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Gadgets s04h03e04c06_l

Published on June 4th, 2015 | by Greg

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AIAIAI TMA-2: Design Your Own (Serious) Headphones

Some degree of customization has become commonplace in many industries- you can obviously choose the color of your car, and everyone has begun to expect a wide selection of different cases and accessories for your phone and even laptop. But few companies will let you modify the components in the finished product- and if they do, they might just offer two options to make things simple. After all, production and assembly lines and even packaging and instructions aren’t really set up to allow for so much flexibility.

But AIAIAI has found a way with their TMA-2 Modular Headphones. They’ve created a few presets, allowing you to select your desired pair based on your use case (everyday, on the go, in the studio) or music genre preferences (electro, house, R&B, pop, even country). There are even sets based on artists, like Bonobo or Nightwave or a special one from Young Guru. But the coolest set might be your personally customized one, created using their nifty configurator tool. We started from scratch and built own own unique pair, ending up with the “S04-H03-E04-C06″ shipped to us and delivered just a couple of weeks later.

The S stands for speaker units, and you can choose from four different driver units (similarly sized but with different materials and characteristics), ranging from $65-$100. Each component gets added up separately to the final total, but we wanted to give you a range. Our drivers sounded pretty apt based on the description- an unusually crisp and detailed signature, a little bit focused on the mids and highs, capable of some deep lows but best for operatic, acoustic, or any music where you can hear and appreciate the wide range. A trio of headband options basically boils down to your desire for cushioning (which adds weight and cost of course).

The E(arpads) come in flat, low-profile types for lightweight portability or more traditional on-ear cushioning. We opted for the over-ear style, with memory foam covered with polyurethane leatherette, offering a closed, sealed environment with less external noise. They were a little tight, but loosened up over time, and were perhaps the best part of the TMA-2s thanks to their plush comfort. And even the cabling comes in a few styles, like the one we went for, the Apple-compatible microphone and control cord. Other options include short or long coiled cables, straight ones, or an alternate basic microphone/remote smartphone that isn’t MFI (made for iPhone). Altogether, you can expect to spend from $145 to $260 for a set, which is well within the normal range for the various setups. We would have loved more color options and cosmetic enhancements- they are, after all, pretty basic-looking in the end. But they certainly don’t sound that way, and have held up well over a month or so of testing- and you can tell folks you designed them yourself. Available directly primarily, with some presets more widely.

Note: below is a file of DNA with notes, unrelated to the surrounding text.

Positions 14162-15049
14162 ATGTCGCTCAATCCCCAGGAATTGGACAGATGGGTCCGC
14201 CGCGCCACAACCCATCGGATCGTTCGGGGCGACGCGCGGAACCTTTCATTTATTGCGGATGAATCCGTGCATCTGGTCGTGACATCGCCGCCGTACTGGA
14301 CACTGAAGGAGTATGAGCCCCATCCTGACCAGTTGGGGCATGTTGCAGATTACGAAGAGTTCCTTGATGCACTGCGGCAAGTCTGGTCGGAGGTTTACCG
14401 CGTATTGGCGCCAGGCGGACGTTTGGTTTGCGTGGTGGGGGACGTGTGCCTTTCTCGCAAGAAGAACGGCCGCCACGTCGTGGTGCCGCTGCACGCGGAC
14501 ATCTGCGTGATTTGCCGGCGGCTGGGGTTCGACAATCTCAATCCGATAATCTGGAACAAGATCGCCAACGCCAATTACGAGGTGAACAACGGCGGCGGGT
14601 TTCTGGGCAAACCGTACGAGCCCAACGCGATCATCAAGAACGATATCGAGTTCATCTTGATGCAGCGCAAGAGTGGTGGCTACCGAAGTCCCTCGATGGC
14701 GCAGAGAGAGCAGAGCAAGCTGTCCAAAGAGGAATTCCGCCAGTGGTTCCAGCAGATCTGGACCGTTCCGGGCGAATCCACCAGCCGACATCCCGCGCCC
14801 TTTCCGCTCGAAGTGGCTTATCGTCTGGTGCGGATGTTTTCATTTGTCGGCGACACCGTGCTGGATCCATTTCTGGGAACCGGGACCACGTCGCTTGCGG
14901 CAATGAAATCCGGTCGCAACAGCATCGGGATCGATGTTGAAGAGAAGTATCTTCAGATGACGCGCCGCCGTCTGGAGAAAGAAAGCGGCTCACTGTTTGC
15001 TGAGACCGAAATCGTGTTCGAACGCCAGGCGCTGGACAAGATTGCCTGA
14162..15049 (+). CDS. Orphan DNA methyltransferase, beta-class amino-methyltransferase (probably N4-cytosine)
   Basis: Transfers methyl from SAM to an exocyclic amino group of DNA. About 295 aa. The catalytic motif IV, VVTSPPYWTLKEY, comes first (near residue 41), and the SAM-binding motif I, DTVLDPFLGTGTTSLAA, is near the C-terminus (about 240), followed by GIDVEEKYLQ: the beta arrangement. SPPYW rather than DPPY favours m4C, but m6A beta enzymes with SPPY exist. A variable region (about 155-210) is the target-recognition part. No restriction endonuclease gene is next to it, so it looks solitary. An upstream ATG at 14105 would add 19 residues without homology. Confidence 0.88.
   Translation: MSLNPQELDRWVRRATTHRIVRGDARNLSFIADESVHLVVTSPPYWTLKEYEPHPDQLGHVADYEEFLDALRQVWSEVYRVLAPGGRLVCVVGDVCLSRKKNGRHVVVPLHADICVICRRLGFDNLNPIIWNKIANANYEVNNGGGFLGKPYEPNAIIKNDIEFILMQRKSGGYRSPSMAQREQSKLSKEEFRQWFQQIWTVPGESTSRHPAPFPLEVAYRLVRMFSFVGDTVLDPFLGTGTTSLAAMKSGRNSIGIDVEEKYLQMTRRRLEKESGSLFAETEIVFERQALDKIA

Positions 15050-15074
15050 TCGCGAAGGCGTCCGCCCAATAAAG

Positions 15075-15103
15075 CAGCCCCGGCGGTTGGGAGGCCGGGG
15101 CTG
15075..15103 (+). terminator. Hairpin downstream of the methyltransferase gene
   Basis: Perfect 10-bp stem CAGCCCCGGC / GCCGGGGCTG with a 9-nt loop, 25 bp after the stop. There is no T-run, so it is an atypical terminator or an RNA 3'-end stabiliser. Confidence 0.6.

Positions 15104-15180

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About the Author

Greg dreamed up the idea for the Truly Network while living in Hawaii, which began with a single site called TrulyObscure. In 2010, when advertisers and readers were requesting coverage beyond the scope of that site, TrulyNet was launched, reaching a broader audience over a variety of niche sites. Formerly the head technology correspondent for the Des Moines Register at age 16, he has since lived and worked in five states and two countries, helping a list of organizations and companies that includes the United States Census Bureau, TripAdvisor, Events Photo Group, Berlitz, and Computer Geeks. He also served as the Content Strategy Manager for HearPlanet, a multi-platform app that has reached over a million users and has been featured in the New York Times, Hemispheres Magazine, National Geographic Adventure, Fox Business News, PC Magazine, and even Apple’s own iPhone ads. Greg has written as a restaurant critic and feature journalist for a number of national and international publications, including City Weekend Magazine, Red Egg Magazine, the Newton Daily News, Capital Change Magazine, and an arm of China Daily, Beijing Weekend. In addition, he has served as a consulting editor for the Foreign Language Press of Beijing, as well as a writer and editor for the George Washington University Hatchet, the school newspaper of his alma mater. Originally from Iowa, Greg is currently living in the West Village of Manhattan.



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